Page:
When I found my place at Dean and Franklin on Craiglist, it was advertised as a one-bedroom in Prospect Heights. The folks at DailyHeights would dispute that claim, (as would my Prospect Heights-living buddy) as Franklin is decidedly east of Washington, but Wikipedia would argue that if you're on the west side of Franklin, you're in. Down the street, the About Time Boutique on Franklin between Park and Sterling proudly flies the Crown Heights flag, but the Wikis would have it that by the time I've made it to Dean from the 4 Train, I've crossed into Bed-Stuy. Most of the Bedfordians I know dispute this, however, claiming that Bed-Stuy doesn't REALLY start until Atlantic Ave, and I'm inclined to agree, based both on the demographic shifts that are visible as you head north to the C train and the fact that Atlantic is a very solid geographic border (with its 6 heavily-grooved lanes of traffic and the LIRR elevated tracks). Sterling and Prospect, on either side of Park (wikipedia's border), look very similiar in these parts.
The closest signpost I have to work with, a hanging canvas sign on the corner, tells me I reside within the boundaries of the Crow Hill Community Association, who in turn purport to serve the "residents and merchants of North Crown Heights." A handful of historic sources also cite "Crow Hill" as the original name of Crown Heights, which was renamed thus when Crown Street was cut in 1916.
Why bother asking, or labeling? If you're in real estate, it's obvious enough, but why as a resident? Two longtime Brooklynites have given me two opposing answers: one told me "say you live in Bed-Stuy--you don't want to saddle yourself with Crown Heights," while the other said "oh, no, you live in Crown Heights. Bed-Stuy . . . no, I wouldn't say you live in Bed-Stuy." Both seem to gesture at various stigmas the two leading candidates for "my neighborhood" status have achieved, Crown Heights as the site of "The Crown Heights Riot" and Bed-Stuy as an urban gangland of the 1980s (which, when spoken of by New Yorkers trying to scare new arrivals sounds like Baghdad circa 2004 with crack). On the other hand, there are great reasons to claim both: Bed-Stuy has a wealth of history to match any neighborhood in New York, as well as being the home of that quintessential Brooklyn home, the brownstone, and Crown Heights once housed Ebbets Field.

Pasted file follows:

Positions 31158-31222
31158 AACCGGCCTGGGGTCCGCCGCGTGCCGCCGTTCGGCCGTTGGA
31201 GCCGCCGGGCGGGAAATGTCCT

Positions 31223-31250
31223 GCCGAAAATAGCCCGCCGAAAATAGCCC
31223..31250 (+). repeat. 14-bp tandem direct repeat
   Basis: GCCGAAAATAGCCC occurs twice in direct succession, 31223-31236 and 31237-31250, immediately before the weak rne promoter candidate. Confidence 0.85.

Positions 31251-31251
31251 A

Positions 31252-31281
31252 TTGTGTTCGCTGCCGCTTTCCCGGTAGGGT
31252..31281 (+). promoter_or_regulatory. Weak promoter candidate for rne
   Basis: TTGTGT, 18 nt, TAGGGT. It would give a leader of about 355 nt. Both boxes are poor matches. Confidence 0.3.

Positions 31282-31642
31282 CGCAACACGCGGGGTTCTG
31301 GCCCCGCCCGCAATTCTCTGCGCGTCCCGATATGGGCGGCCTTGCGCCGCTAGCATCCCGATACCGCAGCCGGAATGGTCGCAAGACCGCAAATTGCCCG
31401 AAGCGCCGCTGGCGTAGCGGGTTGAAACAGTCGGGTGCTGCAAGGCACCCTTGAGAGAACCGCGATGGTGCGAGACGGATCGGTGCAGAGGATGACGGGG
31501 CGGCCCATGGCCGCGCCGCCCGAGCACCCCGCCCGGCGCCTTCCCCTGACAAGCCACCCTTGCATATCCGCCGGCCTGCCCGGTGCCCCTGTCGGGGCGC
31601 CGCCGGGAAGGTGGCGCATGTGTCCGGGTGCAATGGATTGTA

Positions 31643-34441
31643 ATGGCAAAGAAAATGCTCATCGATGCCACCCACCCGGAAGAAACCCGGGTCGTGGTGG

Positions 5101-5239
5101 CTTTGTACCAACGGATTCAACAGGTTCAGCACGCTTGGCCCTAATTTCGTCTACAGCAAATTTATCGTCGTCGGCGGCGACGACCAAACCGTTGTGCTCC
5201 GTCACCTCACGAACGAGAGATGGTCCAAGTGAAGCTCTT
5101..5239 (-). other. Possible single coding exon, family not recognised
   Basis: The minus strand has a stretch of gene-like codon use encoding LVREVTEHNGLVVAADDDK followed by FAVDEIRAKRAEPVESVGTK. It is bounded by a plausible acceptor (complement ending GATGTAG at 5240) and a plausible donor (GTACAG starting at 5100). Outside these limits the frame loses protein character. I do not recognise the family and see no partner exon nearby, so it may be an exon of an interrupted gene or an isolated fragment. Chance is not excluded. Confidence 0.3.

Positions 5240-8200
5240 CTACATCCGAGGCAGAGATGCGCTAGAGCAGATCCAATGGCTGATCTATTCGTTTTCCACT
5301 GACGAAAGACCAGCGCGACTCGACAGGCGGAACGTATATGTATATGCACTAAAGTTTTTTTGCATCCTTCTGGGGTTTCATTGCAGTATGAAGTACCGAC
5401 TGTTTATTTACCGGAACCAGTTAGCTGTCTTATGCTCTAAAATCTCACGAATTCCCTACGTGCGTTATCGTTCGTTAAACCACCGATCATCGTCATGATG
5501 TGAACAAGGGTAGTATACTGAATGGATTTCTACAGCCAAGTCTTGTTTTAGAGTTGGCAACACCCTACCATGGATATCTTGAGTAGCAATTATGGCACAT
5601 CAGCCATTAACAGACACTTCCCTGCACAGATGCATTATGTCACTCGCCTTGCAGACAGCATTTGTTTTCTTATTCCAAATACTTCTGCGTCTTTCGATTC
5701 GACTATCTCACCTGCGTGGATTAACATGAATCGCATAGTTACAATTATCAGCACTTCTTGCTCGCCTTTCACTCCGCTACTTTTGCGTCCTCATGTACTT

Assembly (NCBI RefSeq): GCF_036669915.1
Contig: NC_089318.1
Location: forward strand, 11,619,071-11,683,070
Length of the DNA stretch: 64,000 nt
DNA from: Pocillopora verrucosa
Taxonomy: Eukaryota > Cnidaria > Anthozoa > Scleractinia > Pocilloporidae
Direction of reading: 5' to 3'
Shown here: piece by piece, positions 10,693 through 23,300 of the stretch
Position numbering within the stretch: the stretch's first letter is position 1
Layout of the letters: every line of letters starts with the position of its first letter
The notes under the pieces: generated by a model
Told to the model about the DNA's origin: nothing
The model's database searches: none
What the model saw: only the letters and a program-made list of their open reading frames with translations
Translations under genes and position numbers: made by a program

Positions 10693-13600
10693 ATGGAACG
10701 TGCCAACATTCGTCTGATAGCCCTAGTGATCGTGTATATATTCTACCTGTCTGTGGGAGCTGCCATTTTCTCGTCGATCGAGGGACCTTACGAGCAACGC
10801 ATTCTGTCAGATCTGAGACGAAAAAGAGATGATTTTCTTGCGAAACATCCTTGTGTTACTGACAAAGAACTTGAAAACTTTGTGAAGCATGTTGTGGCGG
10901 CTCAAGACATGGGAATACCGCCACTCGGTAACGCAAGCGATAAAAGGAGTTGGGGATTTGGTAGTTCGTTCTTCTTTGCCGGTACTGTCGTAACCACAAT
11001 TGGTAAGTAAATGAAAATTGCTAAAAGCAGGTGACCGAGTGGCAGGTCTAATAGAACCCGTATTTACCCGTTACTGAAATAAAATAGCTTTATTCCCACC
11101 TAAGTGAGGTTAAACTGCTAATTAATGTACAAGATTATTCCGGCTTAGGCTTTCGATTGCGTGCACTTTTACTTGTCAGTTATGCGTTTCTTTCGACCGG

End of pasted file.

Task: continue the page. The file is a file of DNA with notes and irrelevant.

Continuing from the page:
As a new arrival attempting to navigate a social conscience, there are other potential concerns: Crown Heights is an historically mixed neighborhood, while Bed-Stuy makes it known that it is the largest African-American neighborhood in New York City (a claim addressed to better-know Harlem, it seems). For those of us whose salaries keep us amongst the shock troops of gentrification, Crown Heights seems the more palatable choice, if only because our presence does less to threaten the historic character of the neighborhood. Both areas are gentrifying quickly, of course, but based on my own very limited observations and some conversations, Crown Heights seems a little less irked by it.
At any rate, I don't need to claim a neighborhood just yet--I'm happy to live on Franklin Ave., which remains my "neighborhood" when I'm asked. But I'm curious to keep learning what other folks call the liminal zone I find myself living in.
More Sad News: Dover On Court Street Seems To Have Closed
20 minutes ago